The use of machine learning algorithms in the security industry has become a necessity with the rapid growth of malware samples. Obfuscation, polymorphism and encryption have caused a surge in new malware, which now numbers in the hundreds of millions of samples hunting on the internet.
Since one of the main benefits of machine learning is its ability to effortlessly cluster big data, its application in the security industry has enabled endpoint security vendors not just to remain responsive to new threats, but also to push malware detection proactivity. The technology itself, though, has some limitations, and some types of attacks that can bypass it.
Helping the Security Industry
Machine learning algorithms have given bad guys many headaches as they seek new ways to bypass it, and the technology can more accurately detect and identify malware. This technology is a key line of defense against threats and it complements almost all security layers deployed in next-gen endpoint protection platforms from security vendors.
These algorithms must be seen as a detection tool that can be used on all layers of protection – spam detection, phishing detection and network anomalies – to augment their capabilities and increase their effectiveness against new threats. When used as single layer of protection, machine learning alone may have serious limitations in terms of performance and detection that may cause more problems than it solves.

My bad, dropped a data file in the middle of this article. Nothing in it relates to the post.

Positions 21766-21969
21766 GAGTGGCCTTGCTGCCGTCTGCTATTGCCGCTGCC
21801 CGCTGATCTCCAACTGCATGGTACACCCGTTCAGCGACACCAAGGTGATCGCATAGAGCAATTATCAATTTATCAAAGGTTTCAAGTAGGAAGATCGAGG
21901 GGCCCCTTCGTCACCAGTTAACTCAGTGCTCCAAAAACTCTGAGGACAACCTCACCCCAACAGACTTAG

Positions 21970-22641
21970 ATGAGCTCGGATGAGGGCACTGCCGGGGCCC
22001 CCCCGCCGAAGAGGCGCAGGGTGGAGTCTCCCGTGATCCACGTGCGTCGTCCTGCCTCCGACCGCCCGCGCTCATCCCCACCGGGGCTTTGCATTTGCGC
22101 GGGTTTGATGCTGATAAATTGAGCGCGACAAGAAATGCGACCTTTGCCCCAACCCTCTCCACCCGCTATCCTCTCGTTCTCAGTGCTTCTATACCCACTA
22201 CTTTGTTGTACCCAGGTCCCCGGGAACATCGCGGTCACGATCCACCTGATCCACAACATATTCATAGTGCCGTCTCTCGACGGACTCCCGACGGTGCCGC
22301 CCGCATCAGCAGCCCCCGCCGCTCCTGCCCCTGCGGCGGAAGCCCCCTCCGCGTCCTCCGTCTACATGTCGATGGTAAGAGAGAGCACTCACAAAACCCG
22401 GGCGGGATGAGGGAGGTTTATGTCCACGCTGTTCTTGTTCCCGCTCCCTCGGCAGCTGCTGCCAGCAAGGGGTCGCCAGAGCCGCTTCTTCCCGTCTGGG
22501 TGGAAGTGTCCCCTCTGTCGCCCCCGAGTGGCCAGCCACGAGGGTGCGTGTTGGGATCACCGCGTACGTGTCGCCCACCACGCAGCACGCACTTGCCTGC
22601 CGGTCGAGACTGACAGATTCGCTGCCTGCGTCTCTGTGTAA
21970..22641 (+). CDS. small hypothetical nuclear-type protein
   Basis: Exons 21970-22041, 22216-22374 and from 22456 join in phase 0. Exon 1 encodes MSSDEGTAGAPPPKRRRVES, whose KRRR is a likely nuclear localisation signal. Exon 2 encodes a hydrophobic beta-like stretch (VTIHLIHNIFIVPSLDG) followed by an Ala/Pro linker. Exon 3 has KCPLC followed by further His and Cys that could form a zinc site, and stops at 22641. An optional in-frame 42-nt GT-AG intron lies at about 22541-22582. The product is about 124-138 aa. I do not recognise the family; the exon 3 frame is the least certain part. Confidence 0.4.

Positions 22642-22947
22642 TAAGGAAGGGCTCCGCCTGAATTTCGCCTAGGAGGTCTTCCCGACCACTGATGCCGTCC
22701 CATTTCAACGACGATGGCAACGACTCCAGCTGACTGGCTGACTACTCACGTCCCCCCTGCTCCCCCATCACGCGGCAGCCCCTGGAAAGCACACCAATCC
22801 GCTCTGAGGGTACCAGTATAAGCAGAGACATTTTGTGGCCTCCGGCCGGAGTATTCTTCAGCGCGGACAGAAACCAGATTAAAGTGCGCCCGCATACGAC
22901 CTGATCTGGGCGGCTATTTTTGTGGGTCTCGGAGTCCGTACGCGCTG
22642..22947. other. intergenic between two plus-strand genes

“Anomaly detection and machine learning are helping us to find bad guys that have otherwise bypassed our rules-based prevention systems,” said Eric Ahlm, Research Director within the Security team at Gartner. “That’s why analytics are so relevant to security operations today, they are good at finding bad guys in the data that other systems missed.”
Currently intertwined with most layers of deployed adaptive security architectures, machine learning algorithms are not just part of data-driven security analytics, but also responsible for augmenting security layers. The market size for security applications driven by machine learning has increased significantly in 2016, reaching $800 million, according to Gartner.
“In terms of market size, Gartner estimates that in 2016 the world spent approximately $800 million on the application of big data and machine learning technologies to security use cases," said Will Cappelli, Vice President of Research at Gartner. "About 80 percent of that was big data; about 20 percent was machine learning.”
Incorporating machine learning into both static (file-based) and dynamic (behavior-based) malware analysis has enabled security vendors to augment these security layers with one of the most proactive technologies to date. Instead of acting like a magic bullet that single handedly detects and prevents all threats, machine learning algorithms can be tailored to augment any security layer, acting more like a silver shotgun shell that can prevent even advanced persistent threats aimed at specific companies.
The use of perceptrons, neural networks, centroids, binary decision trees and deep learning algorithms, to name a few, let security researchers correlate results from multiple algorithms from multiple layers of security to tag indicators of compromise and flag potential advanced persistent threats.